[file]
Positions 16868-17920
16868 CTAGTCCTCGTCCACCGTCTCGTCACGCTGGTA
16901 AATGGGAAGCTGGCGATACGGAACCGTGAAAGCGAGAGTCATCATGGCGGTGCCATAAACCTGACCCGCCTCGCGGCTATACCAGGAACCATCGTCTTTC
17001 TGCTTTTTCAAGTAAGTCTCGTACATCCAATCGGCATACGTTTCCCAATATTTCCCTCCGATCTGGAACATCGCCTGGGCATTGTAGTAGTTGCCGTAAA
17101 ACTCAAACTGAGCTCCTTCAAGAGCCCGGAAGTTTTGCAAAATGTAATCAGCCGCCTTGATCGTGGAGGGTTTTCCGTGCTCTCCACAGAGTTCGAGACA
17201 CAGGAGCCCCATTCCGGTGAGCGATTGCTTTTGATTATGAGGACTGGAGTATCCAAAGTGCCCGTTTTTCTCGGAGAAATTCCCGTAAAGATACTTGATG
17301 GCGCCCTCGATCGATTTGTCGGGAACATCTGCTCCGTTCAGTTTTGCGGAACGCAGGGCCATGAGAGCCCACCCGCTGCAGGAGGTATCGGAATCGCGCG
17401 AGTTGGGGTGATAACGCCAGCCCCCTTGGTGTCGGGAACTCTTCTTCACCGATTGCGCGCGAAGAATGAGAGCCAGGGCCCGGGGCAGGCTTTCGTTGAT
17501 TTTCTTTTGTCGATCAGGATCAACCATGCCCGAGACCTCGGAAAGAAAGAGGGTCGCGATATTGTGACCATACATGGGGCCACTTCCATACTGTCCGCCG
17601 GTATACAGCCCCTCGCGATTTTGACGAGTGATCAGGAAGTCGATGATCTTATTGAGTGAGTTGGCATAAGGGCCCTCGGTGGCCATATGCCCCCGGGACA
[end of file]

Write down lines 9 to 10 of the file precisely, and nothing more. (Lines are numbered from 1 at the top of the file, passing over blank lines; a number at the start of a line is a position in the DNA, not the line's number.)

17501 TTTCTTTTGTCGATCAGGATCAACCATGCCCGAGACCTCGGAAAGAAAGAGGGTCGCGATATTGTGACCATACATGGGGCCACTTCCATACTGTCCGCCG
17601 GTATACAGCCCCTCGCGATTTTGACGAGTGATCAGGAAGTCGATGATCTTATTGAGTGAGTTGGCATAAGGGCCCTCGGTGGCCATATGCCCCCGGGACA